Thursday, June 19, 2008


Weekly Parsha Blogging During the Actual Week of Reading Said Parsha

Don't get too excited that this'll happen often ...

I posted this to the listserv of my wife's synagogue (on the subject of a famous quote ... you'll get the gist of it from the post):

When I was a kid, in religious school they used a "sanitized" as well as longer version (which I'll quote as much as I can remember): "the goal of Zionism is to create a state where it's normal to be Jewish: where Jews are not only [a list of stereotypically 'Jewish' professions would be given here] but also [a list of not-stereotypically Jewish careers would be given here] and even Jewish policeman would be chasing Jewish thieves".

I actually had a problem with this as a kid: "Jewish thieves? as a reality this happens ... but as an aspiration? how does the aspiration to have a 'normal Jewish state' square with the idea that
we Jews are supposed to be 'Am Kadosh'? -- maybe we are not always so Kadosh in practice, but at least that's to what we should aspire". One fault I could say about the religious education I received (in an otherwise wonderful synagogue out west) is that it presented Zionism as a positive ideology and presented also the idea that we Jews should be an "Am Kadosh" but never made any attempt to reconcile the two notions.

Of course, some Jews find they cannot reconcile the two notions, whence religious anti-Zionism (now limitted to some in the Haredi community, but at one time strong both amongst the "traditionally Orthodox" as well as the Reform). Since the synagogue which my family attended was Reform, maybe the lack of attention to reconciling Zionism with the notion of "Am Kadosh" reflected this history within the Reform movement?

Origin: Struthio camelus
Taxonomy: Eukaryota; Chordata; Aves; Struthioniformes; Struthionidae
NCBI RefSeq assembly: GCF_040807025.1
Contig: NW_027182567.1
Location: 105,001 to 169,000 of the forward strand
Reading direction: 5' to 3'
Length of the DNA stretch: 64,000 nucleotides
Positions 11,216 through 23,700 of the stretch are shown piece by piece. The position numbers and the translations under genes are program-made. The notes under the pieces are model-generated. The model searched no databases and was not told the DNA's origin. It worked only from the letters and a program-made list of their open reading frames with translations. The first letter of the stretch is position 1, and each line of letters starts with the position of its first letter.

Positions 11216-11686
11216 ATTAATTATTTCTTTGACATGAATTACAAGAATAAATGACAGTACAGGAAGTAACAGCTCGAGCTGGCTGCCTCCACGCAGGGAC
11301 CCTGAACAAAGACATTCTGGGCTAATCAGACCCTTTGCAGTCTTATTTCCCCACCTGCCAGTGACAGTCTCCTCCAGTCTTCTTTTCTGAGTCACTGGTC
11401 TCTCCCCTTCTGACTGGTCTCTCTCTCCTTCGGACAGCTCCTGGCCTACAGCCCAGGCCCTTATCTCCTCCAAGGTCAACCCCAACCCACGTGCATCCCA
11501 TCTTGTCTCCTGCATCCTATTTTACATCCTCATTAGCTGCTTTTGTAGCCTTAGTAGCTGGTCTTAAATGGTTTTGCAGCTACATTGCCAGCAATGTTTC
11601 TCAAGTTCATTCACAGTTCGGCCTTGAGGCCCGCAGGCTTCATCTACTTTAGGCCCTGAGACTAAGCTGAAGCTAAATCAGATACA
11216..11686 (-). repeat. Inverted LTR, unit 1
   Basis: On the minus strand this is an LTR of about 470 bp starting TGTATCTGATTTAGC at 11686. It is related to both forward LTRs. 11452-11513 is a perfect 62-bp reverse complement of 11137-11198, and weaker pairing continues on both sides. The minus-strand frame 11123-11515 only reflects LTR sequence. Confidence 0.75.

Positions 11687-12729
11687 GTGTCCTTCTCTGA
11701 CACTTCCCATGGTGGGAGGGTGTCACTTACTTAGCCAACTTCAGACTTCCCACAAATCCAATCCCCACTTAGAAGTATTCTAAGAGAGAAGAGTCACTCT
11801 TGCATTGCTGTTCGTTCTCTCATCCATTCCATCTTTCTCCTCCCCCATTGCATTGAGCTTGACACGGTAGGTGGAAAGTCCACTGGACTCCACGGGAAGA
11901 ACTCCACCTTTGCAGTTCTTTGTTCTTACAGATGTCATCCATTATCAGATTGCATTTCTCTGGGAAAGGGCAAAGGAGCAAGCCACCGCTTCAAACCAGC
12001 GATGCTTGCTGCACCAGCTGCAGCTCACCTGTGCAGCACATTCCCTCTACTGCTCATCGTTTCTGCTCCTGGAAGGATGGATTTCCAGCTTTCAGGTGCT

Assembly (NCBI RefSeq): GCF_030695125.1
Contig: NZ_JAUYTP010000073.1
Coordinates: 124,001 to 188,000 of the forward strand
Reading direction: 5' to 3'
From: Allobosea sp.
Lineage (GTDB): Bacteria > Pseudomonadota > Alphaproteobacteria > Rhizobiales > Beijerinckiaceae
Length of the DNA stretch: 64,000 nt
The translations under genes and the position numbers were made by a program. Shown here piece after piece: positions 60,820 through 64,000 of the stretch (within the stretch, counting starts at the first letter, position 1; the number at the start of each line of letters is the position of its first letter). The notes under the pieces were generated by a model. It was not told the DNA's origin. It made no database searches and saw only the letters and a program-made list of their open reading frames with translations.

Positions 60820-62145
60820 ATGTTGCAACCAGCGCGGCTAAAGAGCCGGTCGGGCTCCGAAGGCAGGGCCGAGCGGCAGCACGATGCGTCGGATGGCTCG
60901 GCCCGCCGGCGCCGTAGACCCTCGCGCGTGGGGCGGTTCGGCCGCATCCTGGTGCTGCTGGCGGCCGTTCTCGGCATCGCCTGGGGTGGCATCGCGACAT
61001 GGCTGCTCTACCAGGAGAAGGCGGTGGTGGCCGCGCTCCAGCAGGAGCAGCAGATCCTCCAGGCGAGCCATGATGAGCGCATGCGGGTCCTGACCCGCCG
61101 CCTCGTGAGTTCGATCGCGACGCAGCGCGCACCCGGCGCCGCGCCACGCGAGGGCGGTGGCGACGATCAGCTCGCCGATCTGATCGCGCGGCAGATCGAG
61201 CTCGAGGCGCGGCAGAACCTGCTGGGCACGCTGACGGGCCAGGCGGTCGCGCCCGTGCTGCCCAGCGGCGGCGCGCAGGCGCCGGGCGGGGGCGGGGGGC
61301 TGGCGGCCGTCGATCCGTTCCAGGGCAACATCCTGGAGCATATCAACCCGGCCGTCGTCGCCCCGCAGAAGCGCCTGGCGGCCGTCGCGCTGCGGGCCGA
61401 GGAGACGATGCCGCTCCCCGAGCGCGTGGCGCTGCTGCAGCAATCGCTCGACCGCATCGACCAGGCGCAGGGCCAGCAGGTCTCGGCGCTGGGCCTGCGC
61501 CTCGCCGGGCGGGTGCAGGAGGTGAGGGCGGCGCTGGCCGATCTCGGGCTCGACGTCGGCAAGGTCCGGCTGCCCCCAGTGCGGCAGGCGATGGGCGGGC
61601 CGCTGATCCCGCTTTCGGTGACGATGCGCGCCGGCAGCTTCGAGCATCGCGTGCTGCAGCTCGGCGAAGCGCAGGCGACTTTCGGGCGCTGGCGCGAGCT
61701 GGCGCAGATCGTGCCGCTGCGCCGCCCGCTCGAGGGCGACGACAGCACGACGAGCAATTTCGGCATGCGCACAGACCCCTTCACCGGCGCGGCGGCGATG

The connection with this week's parsha? Well, before we prepare to read the Sh'ma, including a passage from this week's parsha commanding the wearing of Tzitzis, we sing in prayer about Hashem calling us from all peoples and languages but then gathering us from the four corners of the earth into our land. Is this the solution to the kasha of the quote?

OTOH, one could argue that Zionism is, in fact, paganism (Speaking of Faith had an interesting program on Paganism yesterday and how the key aspect is the sacredness of (only) certain locations in contrast, e.g., to the Jewish view of the omnipresence and universe filling nature of divinity) -- with its emphasis on the Holy Land (c.f. Jacob realizing a place was holy even though it had no markers of holiness). Another kasha, in case the first one is somehow answered by recourse to the words of "Ahava Rabba", how does Judaism harmonize its belief in Eretz HaKadesh with the omnipresence of God?

Interestingly, the mystic tradition in Judaism both emphasizes the Merkaba (which implies God is localized, e.g. has to leave the Temple Mount in a Chariot) and the omnipresence of the divine. Perhaps, this is one of those "mysteries" which ought to only be taught to those ready for true understanding?

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